I suppose there are standard, pedantic arguments that its handicapped by "colony" status and that racist US politicians have treated it poorly because its residents are Spanish speaking "foreigners" and so on.

    But generally speaking, I would expect Puerto Rico to be doing better given its relative advantages over someplace like Jamaica or the Dominican Republic.

    • Um, being governed by a remote power is pretty bad for local development. While you mention it, you don't seem to realize that "colony" status is typically hugely economically stifling because the people managing the government at the top level have NO interest in local issues because they have no ties to the locality. While this FCC story is a red herring, there are many instances where Puerto Rico is simply ignored by the people in charge on the mainland. How long did it take to just allow foreign supp
      • by msauve ( 701917 ) on Saturday September 30, 2017 @12:45PM (#55284201)
        "How long did it take to just allow foreign supplies to be delivered during a major natural disaster?"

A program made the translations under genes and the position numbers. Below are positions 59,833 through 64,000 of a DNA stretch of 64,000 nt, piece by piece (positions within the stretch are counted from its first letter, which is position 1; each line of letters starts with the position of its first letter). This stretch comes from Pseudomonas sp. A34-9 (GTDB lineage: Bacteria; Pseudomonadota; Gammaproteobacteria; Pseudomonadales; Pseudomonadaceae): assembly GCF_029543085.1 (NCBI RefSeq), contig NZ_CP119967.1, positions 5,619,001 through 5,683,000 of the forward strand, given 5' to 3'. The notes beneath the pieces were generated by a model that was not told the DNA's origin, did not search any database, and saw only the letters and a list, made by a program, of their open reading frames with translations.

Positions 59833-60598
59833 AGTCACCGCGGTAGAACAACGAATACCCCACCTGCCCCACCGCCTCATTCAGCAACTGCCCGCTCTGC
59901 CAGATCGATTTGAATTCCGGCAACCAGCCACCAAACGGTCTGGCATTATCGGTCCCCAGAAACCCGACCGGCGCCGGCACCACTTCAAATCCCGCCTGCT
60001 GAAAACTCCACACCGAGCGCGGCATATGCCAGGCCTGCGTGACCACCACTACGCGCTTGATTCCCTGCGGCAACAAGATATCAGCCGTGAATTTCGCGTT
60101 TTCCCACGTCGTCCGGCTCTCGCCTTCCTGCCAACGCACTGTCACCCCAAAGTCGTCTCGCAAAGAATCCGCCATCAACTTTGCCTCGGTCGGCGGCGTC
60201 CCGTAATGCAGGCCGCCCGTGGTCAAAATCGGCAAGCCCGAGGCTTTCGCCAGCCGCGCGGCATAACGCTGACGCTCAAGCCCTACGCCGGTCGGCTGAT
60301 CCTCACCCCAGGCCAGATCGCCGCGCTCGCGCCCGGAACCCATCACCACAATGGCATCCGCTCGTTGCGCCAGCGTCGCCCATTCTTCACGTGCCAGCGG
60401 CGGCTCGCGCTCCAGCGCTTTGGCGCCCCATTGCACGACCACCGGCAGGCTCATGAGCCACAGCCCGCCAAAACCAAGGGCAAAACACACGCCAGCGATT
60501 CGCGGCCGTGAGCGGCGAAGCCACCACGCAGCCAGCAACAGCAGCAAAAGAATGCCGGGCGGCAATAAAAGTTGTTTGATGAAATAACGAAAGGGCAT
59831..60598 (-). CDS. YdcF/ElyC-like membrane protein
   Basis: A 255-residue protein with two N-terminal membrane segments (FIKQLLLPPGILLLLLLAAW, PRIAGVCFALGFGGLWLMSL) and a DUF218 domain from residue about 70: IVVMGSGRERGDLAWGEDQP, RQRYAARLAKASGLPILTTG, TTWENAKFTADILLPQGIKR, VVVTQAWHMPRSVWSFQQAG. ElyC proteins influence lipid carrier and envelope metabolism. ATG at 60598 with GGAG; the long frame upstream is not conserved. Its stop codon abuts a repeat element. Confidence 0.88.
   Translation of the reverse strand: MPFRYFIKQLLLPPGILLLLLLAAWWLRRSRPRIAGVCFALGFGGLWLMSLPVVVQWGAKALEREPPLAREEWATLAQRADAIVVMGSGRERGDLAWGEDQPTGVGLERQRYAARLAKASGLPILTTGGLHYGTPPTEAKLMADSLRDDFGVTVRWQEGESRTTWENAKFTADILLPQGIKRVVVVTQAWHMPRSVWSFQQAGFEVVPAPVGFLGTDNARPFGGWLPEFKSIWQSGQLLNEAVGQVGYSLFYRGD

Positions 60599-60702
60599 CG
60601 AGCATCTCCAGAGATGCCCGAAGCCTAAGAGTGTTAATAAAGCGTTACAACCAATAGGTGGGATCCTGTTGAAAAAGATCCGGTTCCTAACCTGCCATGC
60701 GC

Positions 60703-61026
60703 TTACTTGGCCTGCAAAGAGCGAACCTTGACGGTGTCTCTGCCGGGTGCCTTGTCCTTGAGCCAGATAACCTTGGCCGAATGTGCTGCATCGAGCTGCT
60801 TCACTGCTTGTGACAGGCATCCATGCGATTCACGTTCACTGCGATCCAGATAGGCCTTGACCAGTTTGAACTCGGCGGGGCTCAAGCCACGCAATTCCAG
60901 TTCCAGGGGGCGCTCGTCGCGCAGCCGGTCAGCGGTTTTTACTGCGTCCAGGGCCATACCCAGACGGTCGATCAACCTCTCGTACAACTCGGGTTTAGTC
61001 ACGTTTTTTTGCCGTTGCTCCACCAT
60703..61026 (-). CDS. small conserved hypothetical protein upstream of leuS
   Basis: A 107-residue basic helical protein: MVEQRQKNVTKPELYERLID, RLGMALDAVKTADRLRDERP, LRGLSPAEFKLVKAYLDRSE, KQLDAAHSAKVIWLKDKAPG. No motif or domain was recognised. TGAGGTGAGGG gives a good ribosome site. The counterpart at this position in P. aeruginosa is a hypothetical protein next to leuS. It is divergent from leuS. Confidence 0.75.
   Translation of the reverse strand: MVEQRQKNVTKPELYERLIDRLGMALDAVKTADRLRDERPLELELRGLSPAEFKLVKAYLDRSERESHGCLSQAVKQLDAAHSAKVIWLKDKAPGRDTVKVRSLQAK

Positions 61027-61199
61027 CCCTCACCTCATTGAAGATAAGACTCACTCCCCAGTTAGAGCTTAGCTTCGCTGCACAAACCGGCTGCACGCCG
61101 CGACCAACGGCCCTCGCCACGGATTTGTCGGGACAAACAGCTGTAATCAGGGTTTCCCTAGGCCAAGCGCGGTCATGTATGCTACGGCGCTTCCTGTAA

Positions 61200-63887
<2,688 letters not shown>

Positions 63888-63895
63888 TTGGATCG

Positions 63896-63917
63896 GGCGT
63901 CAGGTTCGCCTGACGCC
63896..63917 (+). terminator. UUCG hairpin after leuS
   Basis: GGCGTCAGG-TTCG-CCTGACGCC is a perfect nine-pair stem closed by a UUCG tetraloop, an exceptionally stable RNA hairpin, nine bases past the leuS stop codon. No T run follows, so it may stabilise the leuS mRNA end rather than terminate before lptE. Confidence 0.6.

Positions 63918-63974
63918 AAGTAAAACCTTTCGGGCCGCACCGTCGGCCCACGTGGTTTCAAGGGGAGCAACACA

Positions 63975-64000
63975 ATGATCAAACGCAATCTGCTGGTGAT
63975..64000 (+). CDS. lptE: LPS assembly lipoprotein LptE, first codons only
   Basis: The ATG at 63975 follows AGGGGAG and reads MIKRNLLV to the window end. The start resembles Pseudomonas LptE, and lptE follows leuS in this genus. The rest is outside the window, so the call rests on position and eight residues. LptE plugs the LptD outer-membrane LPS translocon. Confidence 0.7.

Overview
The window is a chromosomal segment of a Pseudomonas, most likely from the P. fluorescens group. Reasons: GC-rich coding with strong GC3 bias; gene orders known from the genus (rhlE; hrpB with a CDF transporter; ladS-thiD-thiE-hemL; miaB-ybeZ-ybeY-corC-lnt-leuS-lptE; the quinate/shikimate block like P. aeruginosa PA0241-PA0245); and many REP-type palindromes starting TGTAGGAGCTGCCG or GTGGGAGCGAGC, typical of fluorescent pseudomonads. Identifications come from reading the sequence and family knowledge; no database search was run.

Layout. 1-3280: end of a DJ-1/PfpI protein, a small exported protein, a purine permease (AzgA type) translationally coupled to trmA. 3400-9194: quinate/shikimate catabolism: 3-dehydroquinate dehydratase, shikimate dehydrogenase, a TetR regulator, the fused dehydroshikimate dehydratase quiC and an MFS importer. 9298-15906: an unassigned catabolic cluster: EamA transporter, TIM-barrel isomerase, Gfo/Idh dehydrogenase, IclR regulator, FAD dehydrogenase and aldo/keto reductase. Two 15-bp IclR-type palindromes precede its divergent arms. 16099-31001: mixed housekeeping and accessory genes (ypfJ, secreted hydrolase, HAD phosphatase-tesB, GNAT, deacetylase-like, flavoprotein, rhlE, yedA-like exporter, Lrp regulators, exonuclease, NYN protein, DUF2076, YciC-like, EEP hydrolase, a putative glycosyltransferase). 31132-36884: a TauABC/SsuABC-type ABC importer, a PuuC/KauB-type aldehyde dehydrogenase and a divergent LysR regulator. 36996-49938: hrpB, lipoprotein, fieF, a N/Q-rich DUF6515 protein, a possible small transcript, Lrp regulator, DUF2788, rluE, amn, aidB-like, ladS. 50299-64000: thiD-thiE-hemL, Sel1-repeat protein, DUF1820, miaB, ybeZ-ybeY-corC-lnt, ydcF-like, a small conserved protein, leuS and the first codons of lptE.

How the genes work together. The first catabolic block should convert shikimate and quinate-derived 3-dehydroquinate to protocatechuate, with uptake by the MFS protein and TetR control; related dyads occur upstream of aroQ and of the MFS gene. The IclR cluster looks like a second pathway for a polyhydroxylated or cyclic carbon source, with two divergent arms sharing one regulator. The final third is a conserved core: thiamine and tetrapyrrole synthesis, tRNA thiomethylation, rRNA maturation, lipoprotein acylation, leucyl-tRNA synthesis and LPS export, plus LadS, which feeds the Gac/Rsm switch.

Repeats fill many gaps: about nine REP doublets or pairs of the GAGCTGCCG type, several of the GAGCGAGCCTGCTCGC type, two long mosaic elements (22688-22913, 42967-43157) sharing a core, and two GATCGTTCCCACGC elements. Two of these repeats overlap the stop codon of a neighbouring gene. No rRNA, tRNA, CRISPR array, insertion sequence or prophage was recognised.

I take that as an oblique reference to the Jones Act, which has no effect on foreign supplies. It applies to shipments between US ports, and its effect is economic, so doesn't prevent any shipments.

        Furthermore, the current issue is not getting supplies to PR, it's getting them off the docks there and on to where they need to be due to blocked roads and a lack of truckers. Making it cheaper to put a cargo container on the dock isn't currently helping the situation at all.
  • What is needed is a 50kW regional channel broadcast with directional antenna (one end of the island point to the other). This should be more than sufficient to cover the island.

    • by green1 ( 322787 )

      If terrain is in the way, no single transmitter, no matter how powerful (within reason), is enough.